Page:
Linking cranial kinematics, buccal pressure, and suction feeding performance in largemouth bass.

  • Svanbäck R
  • Wainwright P
  • Ferry-Graham L
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Abstract

The rate and magnitude of buccal expansion are thought to determine the pattern of water flow and the change in buccal pressure during suction feeding. Feeding events that generate higher flow rates should induce stronger suction pressure and allow predators to draw prey from further away. We tested these expectations by measuring the effects of prey capture kinematics on suction pressure and the effects of the latter on the distance from which prey were drawn-termed suction distance. We simultaneously, but not synchronously, recorded 500-Hz video and buccal pressure from 199 sequences of four largemouth bass, Micropterus salmoides, feeding on goldfish. From the video, we quantified several kinematic variables associated with the head and jaws of the feeding bass that were hypothesized to affect pressure. In a multiple regression, kinematic data accounted for 79.7% of the variation among strikes in minimum pressure. Faster mouth opening and hyoid depression were correlated with lower pressures, a larger area under the pressure curve, and a faster rate of pressure reduction. In contrast, buccal pressure variables explained only 16.5% of the variation in suction distance, and no single pressure variable had a significant relationship with suction distance. Thus, although expected relationships between head kinematics and buccal pressure were confirmed, suction distance was only weakly related to buccal pressure. Three explanations are considered. First, bass may not attempt to maximize the distance from which prey are drawn. Second, the response of prey items to suction-induced flow depends on prey behavior and orientation and is, therefore, subject to considerable variation. Third, previous theoretical work indicates that water velocity decays exponentially with distance from the predator's mouth, indicating that variation among strikes in flow at the mouth opening is compressed away from the mouth. These findings are consistent with other recent data and suggest that suction distance is a poor metric of suction feeding performance.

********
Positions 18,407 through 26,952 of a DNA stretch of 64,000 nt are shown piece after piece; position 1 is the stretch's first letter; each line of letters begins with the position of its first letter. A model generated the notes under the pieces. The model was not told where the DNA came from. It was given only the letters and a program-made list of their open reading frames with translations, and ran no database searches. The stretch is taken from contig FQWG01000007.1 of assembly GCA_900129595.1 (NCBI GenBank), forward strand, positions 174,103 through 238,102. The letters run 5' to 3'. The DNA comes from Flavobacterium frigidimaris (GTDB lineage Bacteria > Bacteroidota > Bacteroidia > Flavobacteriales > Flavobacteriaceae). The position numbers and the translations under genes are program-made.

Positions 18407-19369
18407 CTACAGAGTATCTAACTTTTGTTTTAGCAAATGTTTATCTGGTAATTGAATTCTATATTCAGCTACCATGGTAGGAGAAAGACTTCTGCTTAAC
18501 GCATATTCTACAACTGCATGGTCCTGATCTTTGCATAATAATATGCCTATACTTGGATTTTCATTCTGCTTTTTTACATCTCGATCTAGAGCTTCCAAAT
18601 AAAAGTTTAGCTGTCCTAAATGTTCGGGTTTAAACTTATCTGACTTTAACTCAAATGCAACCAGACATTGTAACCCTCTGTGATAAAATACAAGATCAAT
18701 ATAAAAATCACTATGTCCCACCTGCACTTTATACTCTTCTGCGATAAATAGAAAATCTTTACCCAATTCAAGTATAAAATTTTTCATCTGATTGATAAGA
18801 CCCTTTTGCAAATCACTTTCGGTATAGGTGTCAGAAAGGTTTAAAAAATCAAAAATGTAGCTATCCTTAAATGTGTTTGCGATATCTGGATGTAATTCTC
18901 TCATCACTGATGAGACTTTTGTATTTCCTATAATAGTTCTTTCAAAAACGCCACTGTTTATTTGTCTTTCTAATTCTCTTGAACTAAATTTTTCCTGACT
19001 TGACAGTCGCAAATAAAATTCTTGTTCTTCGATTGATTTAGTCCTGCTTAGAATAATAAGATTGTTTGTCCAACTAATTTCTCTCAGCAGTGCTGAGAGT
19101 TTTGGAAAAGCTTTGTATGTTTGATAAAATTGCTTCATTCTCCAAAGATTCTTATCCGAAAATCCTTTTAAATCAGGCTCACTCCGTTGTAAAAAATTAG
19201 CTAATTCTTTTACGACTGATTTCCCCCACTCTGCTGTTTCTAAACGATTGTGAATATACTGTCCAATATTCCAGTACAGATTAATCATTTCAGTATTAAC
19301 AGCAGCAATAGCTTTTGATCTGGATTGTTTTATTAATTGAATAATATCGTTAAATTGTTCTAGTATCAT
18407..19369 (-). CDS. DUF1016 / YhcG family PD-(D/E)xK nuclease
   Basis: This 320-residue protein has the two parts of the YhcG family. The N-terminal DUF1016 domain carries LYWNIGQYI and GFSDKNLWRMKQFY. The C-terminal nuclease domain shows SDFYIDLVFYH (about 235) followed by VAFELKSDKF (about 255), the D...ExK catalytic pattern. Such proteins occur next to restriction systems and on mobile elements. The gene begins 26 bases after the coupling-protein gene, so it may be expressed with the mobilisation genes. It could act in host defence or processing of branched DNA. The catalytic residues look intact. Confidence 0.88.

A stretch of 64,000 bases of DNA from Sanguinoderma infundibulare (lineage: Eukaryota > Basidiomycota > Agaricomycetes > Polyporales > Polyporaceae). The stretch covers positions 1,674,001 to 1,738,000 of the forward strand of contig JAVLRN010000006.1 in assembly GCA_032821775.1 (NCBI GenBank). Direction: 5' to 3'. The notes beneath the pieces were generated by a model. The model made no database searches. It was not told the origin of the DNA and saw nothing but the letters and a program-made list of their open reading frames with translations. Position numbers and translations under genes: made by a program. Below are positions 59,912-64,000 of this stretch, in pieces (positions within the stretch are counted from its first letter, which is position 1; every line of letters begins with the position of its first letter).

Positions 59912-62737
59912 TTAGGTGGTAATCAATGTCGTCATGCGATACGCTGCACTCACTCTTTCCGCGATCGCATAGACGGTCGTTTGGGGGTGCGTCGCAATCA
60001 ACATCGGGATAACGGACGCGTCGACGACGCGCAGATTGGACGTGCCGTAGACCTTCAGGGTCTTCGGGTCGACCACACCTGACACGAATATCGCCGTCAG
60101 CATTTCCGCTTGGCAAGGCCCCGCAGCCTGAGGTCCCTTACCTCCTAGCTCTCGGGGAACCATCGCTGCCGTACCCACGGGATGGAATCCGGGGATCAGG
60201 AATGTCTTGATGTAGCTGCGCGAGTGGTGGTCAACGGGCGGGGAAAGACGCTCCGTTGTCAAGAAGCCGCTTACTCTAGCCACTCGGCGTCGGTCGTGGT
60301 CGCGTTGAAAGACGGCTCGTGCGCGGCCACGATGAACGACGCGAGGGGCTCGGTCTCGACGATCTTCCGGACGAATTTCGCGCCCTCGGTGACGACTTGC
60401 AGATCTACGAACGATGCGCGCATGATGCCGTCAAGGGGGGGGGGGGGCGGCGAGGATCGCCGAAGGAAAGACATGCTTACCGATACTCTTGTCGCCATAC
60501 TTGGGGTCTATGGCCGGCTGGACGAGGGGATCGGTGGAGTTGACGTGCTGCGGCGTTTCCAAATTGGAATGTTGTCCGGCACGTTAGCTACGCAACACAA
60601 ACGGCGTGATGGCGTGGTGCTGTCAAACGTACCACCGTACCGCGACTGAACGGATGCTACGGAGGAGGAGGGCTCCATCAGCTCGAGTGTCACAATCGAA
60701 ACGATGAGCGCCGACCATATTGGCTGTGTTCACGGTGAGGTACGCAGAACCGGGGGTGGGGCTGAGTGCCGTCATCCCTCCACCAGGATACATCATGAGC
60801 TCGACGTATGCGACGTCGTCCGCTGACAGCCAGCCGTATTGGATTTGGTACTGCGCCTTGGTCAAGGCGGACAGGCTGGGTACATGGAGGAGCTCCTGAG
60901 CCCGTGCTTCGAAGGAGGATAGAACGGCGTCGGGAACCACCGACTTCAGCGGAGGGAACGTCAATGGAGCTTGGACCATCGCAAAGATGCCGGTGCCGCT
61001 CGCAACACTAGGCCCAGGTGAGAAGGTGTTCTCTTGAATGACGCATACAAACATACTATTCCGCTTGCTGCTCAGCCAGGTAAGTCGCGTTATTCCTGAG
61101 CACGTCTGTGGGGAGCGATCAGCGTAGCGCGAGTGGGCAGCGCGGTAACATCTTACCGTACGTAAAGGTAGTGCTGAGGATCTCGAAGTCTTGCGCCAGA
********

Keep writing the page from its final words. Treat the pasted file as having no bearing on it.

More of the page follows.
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Authors

  • Richard Svanbäck

  • Peter C Wainwright

  • Lara A Ferry-Graham

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